Charles F. Briggs

title.none: Brett, ed., Defender of the Peace (Charles F. Briggs)

identifier.other: baj9928.0702.003 07.02.03

identifier.issn: 1096-746X

description.statementofresponsibility: Charles F. Briggs, Georgia Southern University,

publisher.none: .

date.issued: 2007

identifier.citation: Brett, Annabel, ed. and trans. Marsilius of Padua: Defender of the Peace. Cambridge Texts in the History of Political Thought. Cambridge: Cambridge University Press, 2006. Pp. lxi, 569. $75.00 0-521-78332-1. ISBN: $29.99 0-521-78911-7.

type.none: Review

relation.ispartof: The Medieval Review

The Medieval Review 07.02.03

Brett, Annabel, ed. and trans. Marsilius of Padua: Defender of the Peace. Cambridge Texts in the History of Political Thought. Cambridge: Cambridge University Press, 2006. Pp. lxi, 569. $75.00 0-521-78332-1. ISBN: $29.99 0-521-78911-7.

Reviewed by:

Charles F. Briggs
Georgia Southern University

When asked to review this new English-language translation of the Defensor pacis, I must admit the first thought that flitted through my mind was, "do we really need another translation of this?" After all, I reasoned, there are several printings of Alan Gewirth's perfectly serviceable 1956 translation floating about, including Columbia University Press's reissue of 2001, with its very helpful Afterword by Cary Nederman. After having read Brett's translation (and, I might add, after further reflection), however, I have become convinced of its desirability and value. First, Brett has benefited from the bounty of Marsilian scholarship and of studies devoted to later medieval political philosophy and intellectual culture that has been produced over the half century since Gewirth's pioneering rendition. To this must be added the appearance of an impressive number of critical editions of texts cited by Marsilius and of searchable databases of classical, patristic, and medieval sources. Finally, Brett, as she herself admits, (xl-xli), has had the advantage of being able to refer back to Gewirth's own effort and to Jeannine Quillet's superb French version (Le defenseur de la paix) of 1968, as well as, secondarily, a number of other modern-language translations that have appeared since Gewirth's. The result is an accurate yet accessible English Defensor pacis for a twenty- first-century audience of students and their teachers which also is of real value to scholars.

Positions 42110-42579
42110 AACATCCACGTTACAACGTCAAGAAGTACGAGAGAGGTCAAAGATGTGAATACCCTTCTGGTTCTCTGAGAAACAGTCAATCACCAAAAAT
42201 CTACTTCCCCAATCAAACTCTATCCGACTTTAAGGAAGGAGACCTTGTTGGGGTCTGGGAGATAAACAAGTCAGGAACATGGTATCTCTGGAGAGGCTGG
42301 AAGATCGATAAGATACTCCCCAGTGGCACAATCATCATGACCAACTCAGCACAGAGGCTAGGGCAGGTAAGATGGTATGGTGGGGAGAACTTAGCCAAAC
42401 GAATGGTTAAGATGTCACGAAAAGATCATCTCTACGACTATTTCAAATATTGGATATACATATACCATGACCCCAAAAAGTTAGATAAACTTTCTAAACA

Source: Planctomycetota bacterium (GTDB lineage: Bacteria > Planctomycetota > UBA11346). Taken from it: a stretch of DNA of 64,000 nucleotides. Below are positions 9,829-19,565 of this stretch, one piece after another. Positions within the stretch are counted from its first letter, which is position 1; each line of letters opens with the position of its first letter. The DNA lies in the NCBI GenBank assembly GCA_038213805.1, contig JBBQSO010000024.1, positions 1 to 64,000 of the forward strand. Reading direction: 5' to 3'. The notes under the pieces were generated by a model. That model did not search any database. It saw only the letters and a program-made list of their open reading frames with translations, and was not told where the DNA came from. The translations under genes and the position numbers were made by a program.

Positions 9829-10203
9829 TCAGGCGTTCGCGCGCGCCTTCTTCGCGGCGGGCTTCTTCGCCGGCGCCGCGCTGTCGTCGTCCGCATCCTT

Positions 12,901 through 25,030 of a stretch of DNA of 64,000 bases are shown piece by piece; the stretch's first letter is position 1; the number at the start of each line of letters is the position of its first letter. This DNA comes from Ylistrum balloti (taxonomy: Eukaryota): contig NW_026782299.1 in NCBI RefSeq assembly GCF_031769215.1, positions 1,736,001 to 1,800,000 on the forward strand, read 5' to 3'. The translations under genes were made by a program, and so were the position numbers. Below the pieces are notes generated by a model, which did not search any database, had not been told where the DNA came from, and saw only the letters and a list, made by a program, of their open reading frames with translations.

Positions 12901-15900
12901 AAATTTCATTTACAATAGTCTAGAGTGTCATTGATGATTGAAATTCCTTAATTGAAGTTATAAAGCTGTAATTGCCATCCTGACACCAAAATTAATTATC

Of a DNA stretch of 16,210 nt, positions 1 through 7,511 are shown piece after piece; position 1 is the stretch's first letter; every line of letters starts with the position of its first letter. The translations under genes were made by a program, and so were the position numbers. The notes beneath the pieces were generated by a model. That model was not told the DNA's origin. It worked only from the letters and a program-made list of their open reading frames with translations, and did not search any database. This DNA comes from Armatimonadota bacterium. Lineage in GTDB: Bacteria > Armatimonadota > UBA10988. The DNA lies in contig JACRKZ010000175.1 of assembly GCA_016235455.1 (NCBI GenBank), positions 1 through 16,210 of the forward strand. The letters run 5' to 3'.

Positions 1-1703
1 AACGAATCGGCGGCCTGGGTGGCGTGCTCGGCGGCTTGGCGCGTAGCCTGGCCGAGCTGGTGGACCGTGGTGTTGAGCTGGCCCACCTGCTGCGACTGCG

The story of Marsilius and the Defensor pacis is well known, so there is no need to go over it here. Rather I will confine my remarks to the contents and qualities of this translation. Brett's prefatory material consists of an Introduction, Suggestions for Further Reading, a chronology of the Principal Events in Marsilius's Life, Notes on the Translation, and Notes on the References. The Introduction does an especially good job of describing the intellectual and political milieus of Padua and Paris, wherein Marsilius received his formation in arts and medicine, and the contemporary political contests over papal plenitudo potestatis and clerical poverty that formed the polemical context in which the Defensor pacis was written. Here Brett rightly rejects the old assessment of Defensor pacis as a work of "political Averroism," arguing instead for the essential complementarity of the different approaches employed in its three Discourses. Also useful is Brett's brief but illuminating survey of the text's contents and main arguments. The annotated list of further readings which follows has been judiciously selected. To it I would add Janet Coleman's clearly expressed and intelligent chapter on Marsilius in her A History of Political Thought: From the Middle Ages to the Renaissance (Oxford: Blackwell, 2000) and, for the intellectual context of the Defensor pacis, Ronald Witt's comments in his In the Footsteps of the Ancients: The Origins of Humanism from Lovato to Bruni (Leiden: Brill, 2003), as well as some important recent studies by Alain de Libera, Serge Lusignan, and Jacques Verger.[1]